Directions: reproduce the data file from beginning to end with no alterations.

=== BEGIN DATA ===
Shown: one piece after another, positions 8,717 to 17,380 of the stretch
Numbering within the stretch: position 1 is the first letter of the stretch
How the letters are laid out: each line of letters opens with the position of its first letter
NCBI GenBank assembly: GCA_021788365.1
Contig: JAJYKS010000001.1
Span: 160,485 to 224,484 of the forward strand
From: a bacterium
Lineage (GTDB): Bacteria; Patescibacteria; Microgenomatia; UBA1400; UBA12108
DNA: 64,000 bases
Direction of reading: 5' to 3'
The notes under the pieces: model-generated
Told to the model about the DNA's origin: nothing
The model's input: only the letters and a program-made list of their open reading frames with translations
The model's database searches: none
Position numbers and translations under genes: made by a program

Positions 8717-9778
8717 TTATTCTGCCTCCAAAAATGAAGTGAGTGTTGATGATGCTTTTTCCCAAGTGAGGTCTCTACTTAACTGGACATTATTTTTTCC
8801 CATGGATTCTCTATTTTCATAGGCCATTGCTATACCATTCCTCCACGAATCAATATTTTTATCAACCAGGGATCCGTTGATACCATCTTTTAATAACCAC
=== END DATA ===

Shown: one piece after another, positions 8,717 to 17,380 of the stretch
Numbering within the stretch: position 1 is the first letter of the stretch
How the letters are laid out: each line of letters opens with the position of its first letter
NCBI GenBank assembly: GCA_021788365.1
Contig: JAJYKS010000001.1
Span: 160,485 to 224,484 of the forward strand
From: a bacterium
Lineage (GTDB): Bacteria; Patescibacteria; Microgenomatia; UBA1400; UBA12108
DNA: 64,000 bases
Direction of reading: 5' to 3'
The notes under the pieces: model-generated
Told to the model about the DNA's origin: nothing
The model's input: only the letters and a program-made list of their open reading frames with translations
The model's database searches: none
Position numbers and translations under genes: made by a program

Positions 8717-9778
8717 TTATTCTGCCTCCAAAAATGAAGTGAGTGTTGATGATGCTTTTTCCCAAGTGAGGTCTCTACTTAACTGGACATTATTTTTTCC
8801 CATGGATTCTCTATTTTCATAGGCCATTGCTATACCATTCCTCCACGAATCAATATTTTTATCAACCAGGGATCCGTTGATACCATCTTTTAATAACCAC